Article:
NEW YORK — Engineers at Columbia University have designed a novel neck brace that supports the neck during its natural motion. This is the first device shown to dramatically assist patients suffering from Amyotrophic Lateral Sclerosis, or ALS, in holding their heads and actively supporting them during range of motion. The researchers said this advance could result in improved quality of life for patients. It could only in improving eye contact during conversation, but also in facilitate the use of eyes as a joystick to control movements on a computer, much as scientist Stephen Hawkins famously did.
The team of engineers and neurologists was led by Sunil Agrawal, a professor of mechanical engineering and of rehabilitation and regenerative medicine at Columbia Engineering. They designed a comfortable and wearable robotic neck brace that incorporates both sensors and actuators to adjust the head posture, restoring roughly 70% of the active range of motion of the human head.
Using simultaneous measurement of the motion with sensors on the neck brace and surface electromyography (EMG) of the neck muscles, it also becomes a new diagnostic tool for impaired motion of the head-neck.
The pilot study was published August 7 in the Annals of Clinical and Translational Neurology and is titled “A Robotic Brace to Characterize Head-Neck Motion and Muscle EMG in Subjects with ALS.”
The authors included Haohan Zhang and Biing-Chwen at Columbia University, as well as Jinsy Andrews and Hiroshi Mitsumoto from the Columbia University College of Physicians and Surgeons, Department of Neurology and ALS Center.
The Robot Report has launched the Healthcare Robotics Engineering Forum, which will be on Dec. 9-10 in Santa Clara, Calif. The conference and expo focuses on improving the design, development and manufacture of next-generation healthcare robots. Learn more about the Healthcare Robotics Engineering Forum.
Neck brace shows promise beyond ALS
The neck brace also shows promise for clinical use beyond ALS, according to Agrawal, who directs the Robotics and Rehabilitation (ROAR) Laboratory. “The brace would also be useful to modulate rehabilitation for those who have suffered whiplash neck injuries from car accidents or have from poor neck control because of neurological diseases such as cerebral palsy,” he said.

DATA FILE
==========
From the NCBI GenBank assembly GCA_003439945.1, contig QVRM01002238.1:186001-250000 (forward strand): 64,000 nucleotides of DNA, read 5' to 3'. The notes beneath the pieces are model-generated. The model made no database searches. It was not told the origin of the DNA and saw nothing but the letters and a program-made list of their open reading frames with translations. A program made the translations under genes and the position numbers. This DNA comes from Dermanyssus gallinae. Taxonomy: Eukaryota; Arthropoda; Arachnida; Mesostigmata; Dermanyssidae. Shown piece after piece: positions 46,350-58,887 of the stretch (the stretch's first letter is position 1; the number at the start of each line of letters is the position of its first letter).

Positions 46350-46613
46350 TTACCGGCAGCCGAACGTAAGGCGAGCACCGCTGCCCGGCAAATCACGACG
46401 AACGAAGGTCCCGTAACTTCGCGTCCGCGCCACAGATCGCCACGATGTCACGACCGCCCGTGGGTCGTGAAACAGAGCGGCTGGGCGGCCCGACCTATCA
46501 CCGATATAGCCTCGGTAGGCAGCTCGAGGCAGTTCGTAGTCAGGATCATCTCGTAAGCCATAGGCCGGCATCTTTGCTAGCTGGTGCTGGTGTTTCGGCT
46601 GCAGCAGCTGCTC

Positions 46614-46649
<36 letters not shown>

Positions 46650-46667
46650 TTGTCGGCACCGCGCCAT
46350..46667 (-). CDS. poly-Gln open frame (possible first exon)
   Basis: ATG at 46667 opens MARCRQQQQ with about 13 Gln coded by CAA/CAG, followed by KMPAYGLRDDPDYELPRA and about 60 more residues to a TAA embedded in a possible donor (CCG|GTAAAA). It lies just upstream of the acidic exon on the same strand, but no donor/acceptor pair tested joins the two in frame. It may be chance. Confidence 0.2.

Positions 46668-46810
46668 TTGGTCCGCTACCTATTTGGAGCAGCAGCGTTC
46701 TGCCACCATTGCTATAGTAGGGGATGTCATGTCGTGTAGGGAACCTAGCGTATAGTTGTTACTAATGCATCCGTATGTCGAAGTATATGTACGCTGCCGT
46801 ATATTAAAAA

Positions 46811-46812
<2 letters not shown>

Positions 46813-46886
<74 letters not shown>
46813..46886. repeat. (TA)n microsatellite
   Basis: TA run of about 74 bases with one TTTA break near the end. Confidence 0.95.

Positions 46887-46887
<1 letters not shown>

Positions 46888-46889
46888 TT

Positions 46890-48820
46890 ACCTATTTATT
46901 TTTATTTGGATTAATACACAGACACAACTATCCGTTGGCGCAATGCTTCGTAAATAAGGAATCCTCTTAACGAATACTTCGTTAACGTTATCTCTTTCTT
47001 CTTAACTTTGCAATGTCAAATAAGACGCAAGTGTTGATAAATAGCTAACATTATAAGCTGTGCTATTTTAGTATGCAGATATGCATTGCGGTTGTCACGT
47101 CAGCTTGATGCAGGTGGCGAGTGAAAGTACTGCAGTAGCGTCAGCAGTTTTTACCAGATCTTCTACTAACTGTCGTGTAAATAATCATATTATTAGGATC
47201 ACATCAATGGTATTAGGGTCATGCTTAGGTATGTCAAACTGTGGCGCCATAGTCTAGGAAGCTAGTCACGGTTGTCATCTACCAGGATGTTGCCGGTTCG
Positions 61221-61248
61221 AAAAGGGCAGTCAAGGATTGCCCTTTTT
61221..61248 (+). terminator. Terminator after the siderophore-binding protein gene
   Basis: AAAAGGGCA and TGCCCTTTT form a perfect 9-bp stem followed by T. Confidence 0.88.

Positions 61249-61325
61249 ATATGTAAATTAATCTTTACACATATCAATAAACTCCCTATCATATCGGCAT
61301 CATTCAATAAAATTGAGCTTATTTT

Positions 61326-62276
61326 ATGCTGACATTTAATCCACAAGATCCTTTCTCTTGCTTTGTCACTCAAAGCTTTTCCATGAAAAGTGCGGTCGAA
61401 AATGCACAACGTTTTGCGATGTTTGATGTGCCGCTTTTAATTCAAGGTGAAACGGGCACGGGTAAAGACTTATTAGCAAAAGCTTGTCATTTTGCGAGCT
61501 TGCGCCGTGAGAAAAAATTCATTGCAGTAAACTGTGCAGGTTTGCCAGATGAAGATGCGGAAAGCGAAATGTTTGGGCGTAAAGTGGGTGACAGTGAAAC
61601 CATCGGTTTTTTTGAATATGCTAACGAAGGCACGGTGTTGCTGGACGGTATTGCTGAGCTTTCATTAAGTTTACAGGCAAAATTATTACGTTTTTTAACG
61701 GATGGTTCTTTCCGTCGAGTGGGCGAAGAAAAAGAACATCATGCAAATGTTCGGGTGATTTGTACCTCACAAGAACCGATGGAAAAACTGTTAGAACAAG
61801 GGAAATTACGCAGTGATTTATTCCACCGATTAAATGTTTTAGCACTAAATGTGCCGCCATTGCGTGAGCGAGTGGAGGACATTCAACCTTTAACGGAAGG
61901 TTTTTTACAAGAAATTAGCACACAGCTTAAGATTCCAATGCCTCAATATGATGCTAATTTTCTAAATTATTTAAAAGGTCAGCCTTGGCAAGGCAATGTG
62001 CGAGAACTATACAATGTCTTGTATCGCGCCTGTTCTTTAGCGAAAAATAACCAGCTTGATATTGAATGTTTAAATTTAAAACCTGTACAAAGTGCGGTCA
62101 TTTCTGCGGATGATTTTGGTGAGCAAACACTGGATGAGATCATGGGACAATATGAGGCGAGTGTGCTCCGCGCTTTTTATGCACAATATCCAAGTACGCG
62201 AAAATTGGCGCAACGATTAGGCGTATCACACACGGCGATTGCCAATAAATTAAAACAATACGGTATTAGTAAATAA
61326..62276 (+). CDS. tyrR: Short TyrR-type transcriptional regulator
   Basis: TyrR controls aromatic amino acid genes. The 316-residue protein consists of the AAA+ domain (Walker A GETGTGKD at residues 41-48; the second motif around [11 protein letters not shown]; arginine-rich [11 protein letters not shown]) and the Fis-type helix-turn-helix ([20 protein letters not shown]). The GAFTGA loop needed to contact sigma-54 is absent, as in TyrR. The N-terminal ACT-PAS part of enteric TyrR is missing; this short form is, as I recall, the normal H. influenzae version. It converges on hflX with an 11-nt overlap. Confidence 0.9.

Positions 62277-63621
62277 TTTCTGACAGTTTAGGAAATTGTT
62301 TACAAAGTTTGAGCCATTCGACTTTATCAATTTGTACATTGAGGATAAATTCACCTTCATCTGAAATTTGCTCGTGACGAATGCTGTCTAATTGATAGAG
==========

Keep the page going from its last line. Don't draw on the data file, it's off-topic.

“To the best of my knowledge, Prof. Agrawal and his team have investigated, for the first time, the muscle mechanisms in the neck muscles of patients with ALS,” stated Hiroshi Mitsumoto, Wesley J. Howe Professor of neurology at the Eleanor and Lou Gehrig ALS Center at Columbia University Irving Medical Center. “Their neck brace is such an important step in helping patients with ALS, a devastating and rapidly progressive terminal disease.”
Mitsumoto co-led the study with Agrawal and Jinsy Andrews, assistant professor of neurology.
“We have two medications that have been approved, but they only modestly slow down disease progression,” he added. “Although we cannot cure the disease at this time, we can improve the patient’s quality of life by easing the difficult symptoms with the robotic neck brace.”
Working with ALS patients
Commonly known as Lou Gehrig’s disease, ALS is a neurodegenerative disease characterized by progressive loss of muscle functions, leading to paralysis of the limbs and respiratory failure. Dropped head, due to declining neck muscle strength, is a defining feature of the disease.
Over the course of their illness, which can range from several months to more than 10 years, patients completely lose mobility of the head, settling in to a chin-on-chest posture that impairs speech, breathing, and swallowing. Current static neck braces become increasingly uncomfortable and ineffective as the disease progresses.
To test this new robotic device, the team recruited 11 ALS patients along with 10 healthy, age-matched subjects. The participants in the study were asked to perform single-plane motions of the head-neck that included flexion-extension, lateral bending, and axial rotation.
The experiments showed that patients with ALS, even in the very early stages of the disease, use a different strategy of head-neck coordination compared to age-matched healthy subjects. These features are well correlated with clinical ALS scores routinely used by clinicians. The measurements collected by the device can be used clinically to better assess head drop and the ALS disease progression.
“In the next phase of our research, we will characterize how active assistance from the neck brace will impact ALS subjects with severe head drop to perform activities of daily life,” said Agrawal, who is also a member of Columbia University’s Data Science Institute. “For example, they can use their eyes as a joystick to move the head-neck to look at loved ones or objects around them.”
Boaz Eidelberg says
I am interested in your device for an ALS patient
whom I know, who is completely paralyzed and uses his eyes for communication through a computer assist voice. Would it be possible to arrange for testing it?
Thanks for your support,
Boaz Eidelberg, Ph.D.